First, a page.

Last week, I had the privilege of driving up to Appalachian State University to announce the winner of the national Juicy Ideas Competition. We really had a fun time with this and made it a good surprise for the winning team. DigitalChalk sponsored the contest along with AdvantageWest and Google. This is how it happened... Pam Lewis, Dale Carroll and Scott Hamilton from AdvantageWest and myself, representing DigitalChalk, met with Chancellor Ken Peacock of ASU before the students arrived at the Chancellors office. The students were told that they were being presented with their regional winning prizes, a sweatshirt and video camera from Google because they won the Western North Carolina region. When the students arrived at Chancellor Peacocks office, the prizes where handed out and pictures were taken. After about 15 minutes, the Chancellor was told that he had a phone call and everyone was asked to move to the board room across the hall. In the board room, I had a video chat, using Google video chat, started with Mary Radomile, a program manager at Google. She was able to address the students and congratulate them on their success at the regional level. Then, she proceeded to tell them that they had also won the national competition. It was great! I will be accompanying the students on a trip to Google headquarters in Feburary and will be discussing the details for the competition next year. We hope to make it bigger and better. Congratulations to Ryan Klinger, Andrew Drake, Spencer Price, and Justin Henry the Juicy Ideas Competition national champions. You can read this press release on the competition.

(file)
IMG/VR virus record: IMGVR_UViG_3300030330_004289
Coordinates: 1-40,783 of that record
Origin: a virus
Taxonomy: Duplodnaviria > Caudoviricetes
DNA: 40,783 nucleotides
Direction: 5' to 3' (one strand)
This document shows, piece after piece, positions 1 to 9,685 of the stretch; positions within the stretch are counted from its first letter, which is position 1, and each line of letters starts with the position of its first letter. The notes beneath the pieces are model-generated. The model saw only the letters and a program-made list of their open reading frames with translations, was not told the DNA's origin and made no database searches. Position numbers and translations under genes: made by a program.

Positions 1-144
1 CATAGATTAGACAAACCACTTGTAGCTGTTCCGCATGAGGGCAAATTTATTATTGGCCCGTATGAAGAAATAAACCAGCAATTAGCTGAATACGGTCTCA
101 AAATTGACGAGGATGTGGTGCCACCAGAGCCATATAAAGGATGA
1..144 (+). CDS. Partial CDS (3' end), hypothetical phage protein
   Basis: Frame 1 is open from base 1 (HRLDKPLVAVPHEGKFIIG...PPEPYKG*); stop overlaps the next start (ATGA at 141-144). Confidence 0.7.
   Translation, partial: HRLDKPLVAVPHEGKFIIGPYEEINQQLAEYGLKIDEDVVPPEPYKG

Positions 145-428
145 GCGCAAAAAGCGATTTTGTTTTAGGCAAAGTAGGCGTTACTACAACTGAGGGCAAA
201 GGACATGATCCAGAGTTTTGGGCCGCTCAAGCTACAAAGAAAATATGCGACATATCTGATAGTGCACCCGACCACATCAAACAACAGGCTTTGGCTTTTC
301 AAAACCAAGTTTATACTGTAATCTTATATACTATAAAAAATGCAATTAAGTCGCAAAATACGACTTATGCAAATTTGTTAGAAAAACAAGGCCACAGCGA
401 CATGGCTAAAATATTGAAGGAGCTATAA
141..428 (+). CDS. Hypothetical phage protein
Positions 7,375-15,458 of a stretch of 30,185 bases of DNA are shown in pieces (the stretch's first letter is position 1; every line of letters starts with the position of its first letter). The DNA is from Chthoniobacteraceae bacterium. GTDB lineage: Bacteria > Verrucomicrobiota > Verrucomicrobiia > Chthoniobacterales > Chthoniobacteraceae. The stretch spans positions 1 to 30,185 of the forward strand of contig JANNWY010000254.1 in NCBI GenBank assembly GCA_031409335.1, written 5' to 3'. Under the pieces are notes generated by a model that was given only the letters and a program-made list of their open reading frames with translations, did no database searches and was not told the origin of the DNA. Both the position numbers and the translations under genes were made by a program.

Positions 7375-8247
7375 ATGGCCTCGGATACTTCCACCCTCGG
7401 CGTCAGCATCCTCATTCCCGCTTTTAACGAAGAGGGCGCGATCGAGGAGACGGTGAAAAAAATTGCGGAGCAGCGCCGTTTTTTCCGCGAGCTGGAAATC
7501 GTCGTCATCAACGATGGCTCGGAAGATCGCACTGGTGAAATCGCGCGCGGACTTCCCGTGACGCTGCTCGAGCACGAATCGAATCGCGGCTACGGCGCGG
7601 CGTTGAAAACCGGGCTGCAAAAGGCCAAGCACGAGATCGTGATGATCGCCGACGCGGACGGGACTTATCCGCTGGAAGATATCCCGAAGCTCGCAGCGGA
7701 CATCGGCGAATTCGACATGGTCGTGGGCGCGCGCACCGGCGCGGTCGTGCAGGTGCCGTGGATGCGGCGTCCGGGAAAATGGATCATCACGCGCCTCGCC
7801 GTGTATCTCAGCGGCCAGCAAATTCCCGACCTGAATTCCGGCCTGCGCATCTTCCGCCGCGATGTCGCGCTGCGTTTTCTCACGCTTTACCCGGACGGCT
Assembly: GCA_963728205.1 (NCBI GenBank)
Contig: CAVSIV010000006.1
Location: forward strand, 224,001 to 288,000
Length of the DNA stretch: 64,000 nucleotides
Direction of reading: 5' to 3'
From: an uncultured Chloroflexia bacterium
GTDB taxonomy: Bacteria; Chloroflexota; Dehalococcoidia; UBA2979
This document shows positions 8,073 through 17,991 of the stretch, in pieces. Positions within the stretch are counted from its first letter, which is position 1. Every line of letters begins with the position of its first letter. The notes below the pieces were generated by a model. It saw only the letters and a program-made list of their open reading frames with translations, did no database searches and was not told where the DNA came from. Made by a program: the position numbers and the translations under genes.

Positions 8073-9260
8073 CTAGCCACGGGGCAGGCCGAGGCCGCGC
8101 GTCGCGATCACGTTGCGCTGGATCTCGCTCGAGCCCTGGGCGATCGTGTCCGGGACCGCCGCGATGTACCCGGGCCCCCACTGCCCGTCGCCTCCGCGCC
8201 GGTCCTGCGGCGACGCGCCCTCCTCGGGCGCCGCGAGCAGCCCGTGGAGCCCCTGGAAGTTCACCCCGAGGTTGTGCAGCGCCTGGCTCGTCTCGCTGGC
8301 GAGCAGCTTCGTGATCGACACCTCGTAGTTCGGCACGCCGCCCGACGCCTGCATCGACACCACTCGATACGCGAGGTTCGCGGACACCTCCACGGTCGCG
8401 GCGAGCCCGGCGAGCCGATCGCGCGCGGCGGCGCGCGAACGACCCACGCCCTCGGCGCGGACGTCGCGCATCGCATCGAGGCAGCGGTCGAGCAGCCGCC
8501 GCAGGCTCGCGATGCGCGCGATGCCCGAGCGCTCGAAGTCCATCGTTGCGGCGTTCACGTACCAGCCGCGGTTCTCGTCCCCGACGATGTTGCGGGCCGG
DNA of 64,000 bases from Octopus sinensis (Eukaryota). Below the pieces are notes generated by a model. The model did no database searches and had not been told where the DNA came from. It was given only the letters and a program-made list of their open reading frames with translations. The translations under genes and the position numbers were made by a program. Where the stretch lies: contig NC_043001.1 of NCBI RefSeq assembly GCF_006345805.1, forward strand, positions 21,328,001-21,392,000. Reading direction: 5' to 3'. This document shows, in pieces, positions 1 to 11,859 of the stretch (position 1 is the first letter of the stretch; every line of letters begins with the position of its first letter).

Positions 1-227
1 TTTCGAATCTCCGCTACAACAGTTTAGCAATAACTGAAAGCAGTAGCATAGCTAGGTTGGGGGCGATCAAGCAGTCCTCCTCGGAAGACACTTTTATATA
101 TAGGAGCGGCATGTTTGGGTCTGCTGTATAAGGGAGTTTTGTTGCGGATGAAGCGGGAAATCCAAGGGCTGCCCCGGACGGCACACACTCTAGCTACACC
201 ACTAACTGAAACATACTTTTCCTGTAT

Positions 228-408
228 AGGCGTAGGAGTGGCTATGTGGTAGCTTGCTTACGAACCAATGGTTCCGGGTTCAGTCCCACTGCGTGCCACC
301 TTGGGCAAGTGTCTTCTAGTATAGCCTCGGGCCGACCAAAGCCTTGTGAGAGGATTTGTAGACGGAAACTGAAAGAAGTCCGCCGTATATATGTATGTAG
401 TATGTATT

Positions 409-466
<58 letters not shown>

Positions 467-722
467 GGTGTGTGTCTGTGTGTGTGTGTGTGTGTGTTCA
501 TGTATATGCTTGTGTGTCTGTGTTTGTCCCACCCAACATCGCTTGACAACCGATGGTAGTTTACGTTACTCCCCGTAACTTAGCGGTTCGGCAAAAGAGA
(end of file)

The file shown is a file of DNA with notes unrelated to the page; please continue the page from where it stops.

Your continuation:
Oh yea, how I got an "A"... When we were posing for pictures, I had worn my black shirt for the occasion, but I didn't have any gold on. Chancellor Peacock gave me the Appalachian State University pin right off of his coat. I wore it with pride. Thank you Chancellor Peacock!
Wednesday, December 24, 2008
Tuesday, December 2, 2008
Have you wanted to dive in and try some parts of the cloud, but you just were not willing to pony up any cash? Amazon is giving you that chance with their latest announcement for web services. Yesterday they opened up SimpleDB into a public beta. SimpleDB allows you to store, retrieve and query data similar to a database. The difference is scalability. SimpleDB is great for storing simple data relationships that you need to be able scale and have the ability to handle large volumes. As of yesterday, Amazon is offering 25 machine hours, 1 GB of data transfer and 1 GB of data storage for free for at least the first six months. That is more than enough runway to test out an application or to help anyone prove out a concept. It should let the average user execute over 2 million requests against SimpleDB without paying a dime. We are currently using SimpleDB for some of our prepping and internal work at DigitalChalk and it has been working very well. Here is your chance... jump on in and let me know if you need any help learning to swim.